LAPD Officers Take Automatic Weapon Fire Near Downtown, Kill A Suspect
Updated after the jump with alleged shooter's ID, fact that he was a parolee-at-large, and response from the police union. First posted at 6:37 p.m. Tuesday.
A person was fatally shot by cops when the suspect in a reportedly stolen car opened fire on police with an AK-47-type rifle, according to police.
It was yet another confrontation between cops and armed suspects in the Los Angeles Department's Rampart Division area -- the third such confrontation in recent weeks by our count. The clash unfolded about 4:45 p.m. near Union Avenue and Temple Street in Filipinotown, police said.
Officers in an unmarked car were following the vehicle when it stopped and someone got out and opened fire, police said: It doesn't appear that any cops were wounded in the shootout.
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City Council President Eric Garcetti tweeted that another suspect was wounded in the confrontation.
Earlier in the month police came under community criticism in the Westlake district after an officer fatally shot a man who was threatening them with a knife.
Over the weekend police in the area subdued a woman with a knife by shooting her with using "less-than-lethal" bean bag rounds.
Update: The union that represents city cops, the Los Angeles Police Protective League, identified the deceased as 28-year-old Jack Schlesinger, a parolee at-large who "assaulted [officers] with a high-powered assault rifle."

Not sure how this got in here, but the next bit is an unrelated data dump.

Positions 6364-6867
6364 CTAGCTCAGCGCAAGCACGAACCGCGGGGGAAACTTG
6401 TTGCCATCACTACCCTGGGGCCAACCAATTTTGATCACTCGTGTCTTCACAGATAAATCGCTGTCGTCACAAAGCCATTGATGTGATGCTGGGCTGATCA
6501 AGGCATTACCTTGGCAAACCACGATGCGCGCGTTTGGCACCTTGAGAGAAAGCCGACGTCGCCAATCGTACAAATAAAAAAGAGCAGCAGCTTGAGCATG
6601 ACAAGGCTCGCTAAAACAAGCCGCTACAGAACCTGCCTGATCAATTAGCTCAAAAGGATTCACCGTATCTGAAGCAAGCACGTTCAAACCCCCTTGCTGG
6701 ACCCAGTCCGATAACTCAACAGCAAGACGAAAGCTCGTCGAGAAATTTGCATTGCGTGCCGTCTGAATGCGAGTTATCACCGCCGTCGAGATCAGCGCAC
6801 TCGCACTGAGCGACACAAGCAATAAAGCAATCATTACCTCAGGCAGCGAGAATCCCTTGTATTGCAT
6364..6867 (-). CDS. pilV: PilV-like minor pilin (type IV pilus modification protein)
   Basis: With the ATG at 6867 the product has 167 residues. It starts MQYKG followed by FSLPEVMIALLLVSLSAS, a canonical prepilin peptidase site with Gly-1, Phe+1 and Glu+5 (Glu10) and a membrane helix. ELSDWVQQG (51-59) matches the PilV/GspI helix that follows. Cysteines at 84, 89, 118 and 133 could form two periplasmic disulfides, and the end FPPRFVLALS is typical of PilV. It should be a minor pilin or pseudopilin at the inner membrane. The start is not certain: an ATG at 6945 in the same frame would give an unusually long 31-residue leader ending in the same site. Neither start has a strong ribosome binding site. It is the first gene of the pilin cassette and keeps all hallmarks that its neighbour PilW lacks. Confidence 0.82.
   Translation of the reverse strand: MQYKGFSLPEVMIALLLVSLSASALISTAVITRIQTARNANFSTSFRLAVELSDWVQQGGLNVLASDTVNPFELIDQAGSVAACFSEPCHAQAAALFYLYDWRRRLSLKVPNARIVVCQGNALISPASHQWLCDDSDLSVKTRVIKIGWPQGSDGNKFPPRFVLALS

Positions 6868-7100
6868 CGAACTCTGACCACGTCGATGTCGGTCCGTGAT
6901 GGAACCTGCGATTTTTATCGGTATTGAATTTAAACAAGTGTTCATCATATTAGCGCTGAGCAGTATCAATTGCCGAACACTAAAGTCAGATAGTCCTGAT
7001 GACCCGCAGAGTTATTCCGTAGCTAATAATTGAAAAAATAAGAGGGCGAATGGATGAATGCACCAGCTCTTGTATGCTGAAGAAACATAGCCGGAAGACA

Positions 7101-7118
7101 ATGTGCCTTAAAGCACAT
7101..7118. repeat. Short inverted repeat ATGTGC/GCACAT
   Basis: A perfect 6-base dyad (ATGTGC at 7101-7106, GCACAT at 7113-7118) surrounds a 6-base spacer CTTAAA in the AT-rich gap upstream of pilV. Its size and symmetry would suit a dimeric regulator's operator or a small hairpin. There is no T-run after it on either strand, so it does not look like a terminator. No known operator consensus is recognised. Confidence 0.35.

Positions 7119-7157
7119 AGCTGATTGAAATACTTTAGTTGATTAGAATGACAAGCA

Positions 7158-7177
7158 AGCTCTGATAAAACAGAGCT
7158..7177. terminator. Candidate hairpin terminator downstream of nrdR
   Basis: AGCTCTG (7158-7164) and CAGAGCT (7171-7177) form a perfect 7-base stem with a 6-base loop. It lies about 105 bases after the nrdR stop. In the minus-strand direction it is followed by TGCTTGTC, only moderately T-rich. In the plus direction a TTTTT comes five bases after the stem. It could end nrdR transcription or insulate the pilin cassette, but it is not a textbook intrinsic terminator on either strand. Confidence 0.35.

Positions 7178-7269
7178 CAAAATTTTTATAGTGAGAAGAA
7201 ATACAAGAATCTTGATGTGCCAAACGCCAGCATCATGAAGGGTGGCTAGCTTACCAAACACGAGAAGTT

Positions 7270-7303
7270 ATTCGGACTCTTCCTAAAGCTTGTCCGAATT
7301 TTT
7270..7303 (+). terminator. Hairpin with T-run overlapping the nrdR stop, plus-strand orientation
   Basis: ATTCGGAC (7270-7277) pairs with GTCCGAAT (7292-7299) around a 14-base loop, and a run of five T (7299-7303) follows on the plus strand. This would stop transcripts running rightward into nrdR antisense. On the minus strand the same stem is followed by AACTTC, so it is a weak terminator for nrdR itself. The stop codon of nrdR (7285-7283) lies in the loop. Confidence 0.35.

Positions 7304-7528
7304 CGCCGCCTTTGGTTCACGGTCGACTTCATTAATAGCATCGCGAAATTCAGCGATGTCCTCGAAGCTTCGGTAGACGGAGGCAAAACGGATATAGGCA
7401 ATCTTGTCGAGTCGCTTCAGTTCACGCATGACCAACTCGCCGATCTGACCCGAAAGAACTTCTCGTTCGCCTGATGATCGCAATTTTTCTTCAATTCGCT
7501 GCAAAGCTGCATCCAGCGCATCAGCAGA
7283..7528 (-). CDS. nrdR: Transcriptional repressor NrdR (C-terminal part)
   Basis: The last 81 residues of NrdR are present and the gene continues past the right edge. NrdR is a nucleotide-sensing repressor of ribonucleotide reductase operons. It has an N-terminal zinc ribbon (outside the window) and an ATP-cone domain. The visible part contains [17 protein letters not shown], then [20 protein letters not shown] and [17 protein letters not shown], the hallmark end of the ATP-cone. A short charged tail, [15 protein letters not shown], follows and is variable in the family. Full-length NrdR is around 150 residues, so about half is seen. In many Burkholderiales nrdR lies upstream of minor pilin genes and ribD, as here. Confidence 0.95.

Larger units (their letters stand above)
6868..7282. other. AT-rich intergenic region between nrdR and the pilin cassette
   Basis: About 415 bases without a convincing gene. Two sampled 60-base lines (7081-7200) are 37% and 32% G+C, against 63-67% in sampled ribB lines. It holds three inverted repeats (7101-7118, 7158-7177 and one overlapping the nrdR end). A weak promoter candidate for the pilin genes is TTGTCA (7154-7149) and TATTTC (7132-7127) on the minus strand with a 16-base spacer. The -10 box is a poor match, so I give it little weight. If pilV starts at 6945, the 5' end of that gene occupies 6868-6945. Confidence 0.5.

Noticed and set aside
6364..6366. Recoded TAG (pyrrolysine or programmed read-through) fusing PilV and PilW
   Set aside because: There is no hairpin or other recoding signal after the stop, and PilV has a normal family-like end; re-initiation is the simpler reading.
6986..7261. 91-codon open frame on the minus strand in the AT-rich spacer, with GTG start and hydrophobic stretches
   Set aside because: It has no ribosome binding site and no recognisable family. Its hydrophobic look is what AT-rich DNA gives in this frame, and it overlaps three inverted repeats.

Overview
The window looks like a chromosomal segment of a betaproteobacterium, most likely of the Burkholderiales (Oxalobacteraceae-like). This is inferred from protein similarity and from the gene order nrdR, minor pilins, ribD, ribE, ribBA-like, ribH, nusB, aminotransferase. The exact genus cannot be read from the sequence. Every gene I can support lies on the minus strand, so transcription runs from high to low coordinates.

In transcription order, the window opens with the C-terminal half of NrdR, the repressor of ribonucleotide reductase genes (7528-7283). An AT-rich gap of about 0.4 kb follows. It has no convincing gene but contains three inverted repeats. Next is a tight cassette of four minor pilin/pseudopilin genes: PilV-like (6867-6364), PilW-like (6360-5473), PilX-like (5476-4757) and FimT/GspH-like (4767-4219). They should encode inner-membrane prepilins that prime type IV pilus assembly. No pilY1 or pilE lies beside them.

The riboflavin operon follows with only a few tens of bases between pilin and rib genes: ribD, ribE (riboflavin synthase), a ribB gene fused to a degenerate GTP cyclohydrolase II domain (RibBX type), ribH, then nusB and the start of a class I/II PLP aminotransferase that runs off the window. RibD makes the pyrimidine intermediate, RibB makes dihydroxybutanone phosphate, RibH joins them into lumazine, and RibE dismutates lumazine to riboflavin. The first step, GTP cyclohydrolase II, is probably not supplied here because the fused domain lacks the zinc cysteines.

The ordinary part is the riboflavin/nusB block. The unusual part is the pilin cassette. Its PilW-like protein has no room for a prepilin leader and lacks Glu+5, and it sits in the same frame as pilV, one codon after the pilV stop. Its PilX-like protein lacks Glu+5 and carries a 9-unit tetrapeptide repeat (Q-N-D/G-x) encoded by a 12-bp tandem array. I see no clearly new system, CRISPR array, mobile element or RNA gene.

The LAPPL, which has been on a tear against state parole reform that has seen some violent offenders get out of prison before the ends of their sentences, was incensed that another early release put officers' lives in danger. Stated union president Paul M. Weber:
"Yet again, the failure of our parole system has nearly cost LAPD officers their life. While the case illustrates the dangers LAPD officers face every day, it also is a deadly reminder that the administration of the California Department of Corrections and Rehabilitation (CDCR) needs to be immediately overhauled. Schlesinger was only one of 13,000 dangerous felons that the CDCR was supposed be supervising but who had not reported to his parole officers and therefore was classified as 'at-large.' free to roam our streets."
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